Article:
Each week HTFP asks a leading regional press figure five set questions about their career – including how it started, their best story or headline, and which other journalists and publications they most admire.
This week: Matthew Knowles, left, assistant editor of the Sutton and Croydon Guardians and deputy editor of South London Guardian series.
If you would like to take part in the series, email us on firstname.lastname@example.org
What was your first job in journalism?
Three days a week as a 18-year-old trainee in a small office of Leighton Buzzard on Sunday, part of the Bedfordshire on Sunday group. It was just me and the editor Jane Dewar and I got taken on as the other candidates were all well meaning pensioners. It was my home town and it instilled in me the strength of knowing your patch inside out.
Who or what inspired you to go into journalism?
It was the job ad in the paper. I had no ambitions towards journalism and had just left school after A-levels and was working in a pub considering my future. The advertisement was along the lines of ‘Would you reveal your best friend’s secrets for a story, if so we want to hear from you’. It summed up the paper which was hard-hitting and took no prisoners. It was a great place to start out.
What would you rate as your best story, headline or picture?
My news patch down here is one of the best I have ever worked on. In recent times we revealed one of our council Cabinet members was hiding a secret life as a former IRA terrorist, we helped bring back a murderer to face justice after an undercover operation, and a fight in the street led to a young girl thug throwing a baby in front of a bus.
Least PC friendly headline was “When the kit hit the fan” about a poor cat who died after falling asleep under a car bonnet. You can work out the rest. Lots of complaints about that one which made me question the editor’s motivations when he ran it again on a similar story a year later.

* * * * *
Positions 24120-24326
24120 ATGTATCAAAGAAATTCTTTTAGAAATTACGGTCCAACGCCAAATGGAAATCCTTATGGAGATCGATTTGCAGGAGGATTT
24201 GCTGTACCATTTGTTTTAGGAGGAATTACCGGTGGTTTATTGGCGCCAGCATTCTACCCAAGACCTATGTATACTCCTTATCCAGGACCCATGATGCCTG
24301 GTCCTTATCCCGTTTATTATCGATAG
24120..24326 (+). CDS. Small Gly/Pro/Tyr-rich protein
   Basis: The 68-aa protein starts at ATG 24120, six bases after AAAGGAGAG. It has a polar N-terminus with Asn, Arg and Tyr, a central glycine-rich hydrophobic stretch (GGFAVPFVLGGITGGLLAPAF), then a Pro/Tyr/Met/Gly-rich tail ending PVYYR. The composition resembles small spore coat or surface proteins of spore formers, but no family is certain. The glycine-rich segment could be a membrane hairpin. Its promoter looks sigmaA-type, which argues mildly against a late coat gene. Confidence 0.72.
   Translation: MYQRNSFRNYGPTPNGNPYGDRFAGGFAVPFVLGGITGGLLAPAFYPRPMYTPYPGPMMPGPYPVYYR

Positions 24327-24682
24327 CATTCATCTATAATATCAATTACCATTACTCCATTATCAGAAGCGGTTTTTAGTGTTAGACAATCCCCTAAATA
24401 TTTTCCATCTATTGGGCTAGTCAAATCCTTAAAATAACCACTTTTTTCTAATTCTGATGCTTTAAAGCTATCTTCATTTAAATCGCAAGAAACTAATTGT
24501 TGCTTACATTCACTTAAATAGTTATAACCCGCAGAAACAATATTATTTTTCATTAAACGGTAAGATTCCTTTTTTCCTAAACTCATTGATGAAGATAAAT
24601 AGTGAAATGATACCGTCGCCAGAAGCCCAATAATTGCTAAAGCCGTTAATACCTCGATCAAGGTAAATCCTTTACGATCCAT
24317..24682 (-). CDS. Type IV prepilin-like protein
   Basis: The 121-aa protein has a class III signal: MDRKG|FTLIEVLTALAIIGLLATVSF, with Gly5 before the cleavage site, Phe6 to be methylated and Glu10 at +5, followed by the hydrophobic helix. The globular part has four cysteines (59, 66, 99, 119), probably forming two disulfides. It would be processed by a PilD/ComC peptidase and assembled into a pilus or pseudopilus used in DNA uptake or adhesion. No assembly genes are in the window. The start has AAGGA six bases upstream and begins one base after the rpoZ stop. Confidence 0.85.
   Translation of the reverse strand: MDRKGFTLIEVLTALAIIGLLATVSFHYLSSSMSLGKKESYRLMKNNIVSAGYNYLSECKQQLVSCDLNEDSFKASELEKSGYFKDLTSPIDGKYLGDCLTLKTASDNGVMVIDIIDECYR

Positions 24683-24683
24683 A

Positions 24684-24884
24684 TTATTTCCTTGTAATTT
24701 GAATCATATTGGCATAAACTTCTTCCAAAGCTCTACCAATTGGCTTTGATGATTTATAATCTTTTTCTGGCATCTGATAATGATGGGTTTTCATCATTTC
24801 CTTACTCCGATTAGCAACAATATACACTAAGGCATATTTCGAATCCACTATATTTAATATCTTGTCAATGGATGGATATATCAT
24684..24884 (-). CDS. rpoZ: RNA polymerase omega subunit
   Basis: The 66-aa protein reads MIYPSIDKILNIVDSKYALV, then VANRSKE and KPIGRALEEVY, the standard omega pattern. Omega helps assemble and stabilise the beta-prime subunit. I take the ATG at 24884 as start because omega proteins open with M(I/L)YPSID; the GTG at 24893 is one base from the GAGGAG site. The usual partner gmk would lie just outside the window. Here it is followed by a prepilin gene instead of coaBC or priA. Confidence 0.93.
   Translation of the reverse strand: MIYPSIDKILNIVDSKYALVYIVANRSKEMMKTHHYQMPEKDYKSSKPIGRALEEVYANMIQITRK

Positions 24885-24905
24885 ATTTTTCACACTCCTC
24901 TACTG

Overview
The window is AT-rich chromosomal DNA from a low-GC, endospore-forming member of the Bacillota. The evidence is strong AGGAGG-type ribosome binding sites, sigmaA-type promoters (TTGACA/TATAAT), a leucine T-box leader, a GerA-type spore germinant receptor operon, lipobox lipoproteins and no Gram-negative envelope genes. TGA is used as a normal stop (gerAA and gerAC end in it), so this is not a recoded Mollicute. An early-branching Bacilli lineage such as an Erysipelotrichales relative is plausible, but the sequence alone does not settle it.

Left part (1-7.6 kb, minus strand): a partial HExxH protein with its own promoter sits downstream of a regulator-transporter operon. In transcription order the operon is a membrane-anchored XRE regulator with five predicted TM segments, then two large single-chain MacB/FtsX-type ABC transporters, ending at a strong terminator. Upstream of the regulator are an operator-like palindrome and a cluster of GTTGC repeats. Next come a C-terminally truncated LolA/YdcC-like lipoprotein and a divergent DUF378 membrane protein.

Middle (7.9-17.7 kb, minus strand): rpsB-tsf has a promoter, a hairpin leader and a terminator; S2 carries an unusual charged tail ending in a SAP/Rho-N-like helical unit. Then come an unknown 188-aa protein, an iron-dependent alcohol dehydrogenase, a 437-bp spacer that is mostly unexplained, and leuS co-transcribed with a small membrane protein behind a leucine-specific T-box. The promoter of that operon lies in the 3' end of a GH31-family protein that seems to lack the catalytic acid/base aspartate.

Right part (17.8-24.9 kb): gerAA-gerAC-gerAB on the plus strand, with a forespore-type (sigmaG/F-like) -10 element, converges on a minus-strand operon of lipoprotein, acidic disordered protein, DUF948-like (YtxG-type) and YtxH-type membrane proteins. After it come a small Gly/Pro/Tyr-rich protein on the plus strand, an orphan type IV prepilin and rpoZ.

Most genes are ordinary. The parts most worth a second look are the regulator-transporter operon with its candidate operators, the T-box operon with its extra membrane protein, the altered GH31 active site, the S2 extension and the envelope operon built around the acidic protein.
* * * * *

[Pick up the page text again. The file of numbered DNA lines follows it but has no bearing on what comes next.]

My personal best was a relatively low key story about MP Henry McLeish, the First Minister of Scotland, which revealed he was secretly sub-letting his constituency office. Six months later and a lot more revelations by us about the murky dealings of Scottish Labour and he was forced to resign his position.
Who would you rate as the best journalist you have worked either with or for?
There are so many. My old colleagues Dave Gale and Andrew Kelly at BoS. My old boss Frank Branston (RIP) who started his own free newspaper in revenge at getting turned down for a job by the ‘paid for’. Anthony France who I took on as a trainee many years ago and he rose to the heady heights of crime reporter at the Sun. Anyone of my old colleagues at the Mail. I honestly don’t know how you keep it up.
My web monkey Paul Jones understands the digital side of things better than anyone I know despite starting as a traditional paper journalist. It shows old dogs can learn new tricks.
I am impressed with the quality of trainees through my door as well. Many are far more clued up about the job than we ever were when we first started and some have turned out to be great reporters.
I would have mentioned sub Roger Parkes but he hasn’t finished my leisure page yet.
Apart from your own title, which other newspapers do you most admire?
I love stories. It’s the thing that keeps me working in this industry, so any papers that still hold the mantra that news matters are my favourites. I always pick up a local paper wherever I go and those that still recognise the strength of a good splash I admire. Just churning out any old chod to fill pages should be made a prosecutable crime.